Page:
Model Train Forum banner

1 - 10 of 10 Posts

·
Registered
Joined
·
418 Posts
Discussion Starter #1
I was at my work bench the other night doing a dcc install on yet another locomotive and was wondering if I was the only person out there that enjoys installing them in old locomotives. I know most modern engines come dcc equipped or dcc ready but I tend to enjoy doing motor swaps and installing decoders. Was just wondering if I was one of the few that enjoy that aspect of the hobby
 

·
Registered
Joined
·
559 Posts
im new at model railroad and have been diving more and more in. long story short.. i bought from craigslist and sold 90% off to get my money back. still kept some goodies..
i want to setup a test track and test these trains out... now to me.. new to dcc so dont know whats involved.. but if it is cheaper to put dcc controller in than buy new trains with it. its something i want to check out.

i ended up keeping the mrc tech ii dual power 2800
and the following trains. any of these good and would be good keepers to do dcc on?
not sure id want to keep the carousel.. but could use old controller for accessories...
 

Attachments

·
Premium Member
Joined
·
3,946 Posts
That Pennsy E8 set looks pretty good...
What's the manufacturer?
 

·
Registered
Joined
·
8,613 Posts
The diesel trucks likely need to have old lube
replaced with Labelle's plastic friendly grease and oil,
Then test run them, Good runners would be
candidates for DCC.

I agree with Jscullans. Working on loco innards
can be a nice easy and enjoyable afternoon.
Installing non sound decoders is actually a very
easy chore. You get good instructions that
are easy to follow. What is there to be difficult?
You have 2 wires to the motor, 2 wires to the
lights and 2 wires from the wheels.

Don
 

·
Registered
Joined
·
418 Posts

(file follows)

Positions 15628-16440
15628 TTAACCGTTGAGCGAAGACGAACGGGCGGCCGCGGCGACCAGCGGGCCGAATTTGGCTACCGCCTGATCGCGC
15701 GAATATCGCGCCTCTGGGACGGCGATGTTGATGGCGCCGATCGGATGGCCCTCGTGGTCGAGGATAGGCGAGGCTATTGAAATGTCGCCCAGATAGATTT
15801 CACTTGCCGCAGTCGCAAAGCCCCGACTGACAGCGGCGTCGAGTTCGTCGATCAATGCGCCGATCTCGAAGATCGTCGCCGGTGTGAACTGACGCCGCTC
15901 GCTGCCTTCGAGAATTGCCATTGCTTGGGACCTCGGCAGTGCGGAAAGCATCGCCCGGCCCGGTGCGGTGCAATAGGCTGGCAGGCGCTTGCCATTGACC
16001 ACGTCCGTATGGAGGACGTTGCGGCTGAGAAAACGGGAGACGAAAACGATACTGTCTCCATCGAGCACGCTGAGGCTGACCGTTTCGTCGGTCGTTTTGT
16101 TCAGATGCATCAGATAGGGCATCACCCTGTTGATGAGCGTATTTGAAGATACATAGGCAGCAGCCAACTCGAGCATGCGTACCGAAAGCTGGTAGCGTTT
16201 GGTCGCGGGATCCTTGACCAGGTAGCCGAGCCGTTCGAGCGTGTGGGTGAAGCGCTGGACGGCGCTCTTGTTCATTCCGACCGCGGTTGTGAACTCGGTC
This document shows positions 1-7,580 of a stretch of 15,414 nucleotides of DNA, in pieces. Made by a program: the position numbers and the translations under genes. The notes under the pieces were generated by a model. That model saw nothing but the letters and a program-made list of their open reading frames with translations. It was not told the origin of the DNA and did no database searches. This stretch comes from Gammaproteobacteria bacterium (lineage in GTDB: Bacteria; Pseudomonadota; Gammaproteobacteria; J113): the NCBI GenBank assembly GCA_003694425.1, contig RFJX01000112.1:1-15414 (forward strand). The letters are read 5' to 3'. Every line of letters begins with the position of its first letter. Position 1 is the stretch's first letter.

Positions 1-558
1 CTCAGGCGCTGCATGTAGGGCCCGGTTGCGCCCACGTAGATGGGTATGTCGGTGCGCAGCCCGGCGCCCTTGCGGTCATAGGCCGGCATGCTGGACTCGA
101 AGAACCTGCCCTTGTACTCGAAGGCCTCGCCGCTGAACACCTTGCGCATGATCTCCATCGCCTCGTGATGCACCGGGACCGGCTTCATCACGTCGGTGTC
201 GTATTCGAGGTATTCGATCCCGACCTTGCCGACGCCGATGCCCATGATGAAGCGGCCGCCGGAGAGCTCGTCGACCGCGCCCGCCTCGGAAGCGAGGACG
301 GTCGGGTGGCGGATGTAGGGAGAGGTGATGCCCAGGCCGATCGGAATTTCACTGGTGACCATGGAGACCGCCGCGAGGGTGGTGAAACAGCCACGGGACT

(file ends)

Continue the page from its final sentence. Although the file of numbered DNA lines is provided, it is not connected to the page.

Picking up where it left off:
Discussion Starter #7
that Pennsylvania e8 looks like an ahm. I originally thought it was a p2k but looked and saw the pizza cutter wheels so that may or may not be a good candidate. the atlantic shoreline loco would possibly be a good candidate due to it being a blue box athearn. I have a few that have dcc installed. my first install was on a blue box athearn dash 9. as far as dcc goes its a pay me now or pay me later kind of thing from what ive seen. if you want blocks where you can run multiple engines at different speeds you will need more wiring and more power packs with a dcc system they can be less of a wiring nightmare if you can understand basic circuitry. dcc costs more up front but is less work in the long run and less chance of a wiring mistake and if youre into smart technology you can use your telephone to hook up to your layout to run trains off a downloadable free app and also you can have jmri to custom program dcc decoders or computerize your switches or set up working signals. you can have a very close to prototype model that runs like an actual railroad. if youre going to run a single track around a 4x4 sheet of plywood I would say stick with dc but if you want to run on a bigger railroad dcc is the way to go. that's why I don't belong to the railroad club by me. they all run dc equipment and im set up for dcc. I tend to enjoy rejuvenating an old engine and making it run good again. as far as the less expensive pancake motor locomotives I generally don't mess with them due to them being a rougher start and also don't seem to have the power most can motor engines do. that's my own opinion though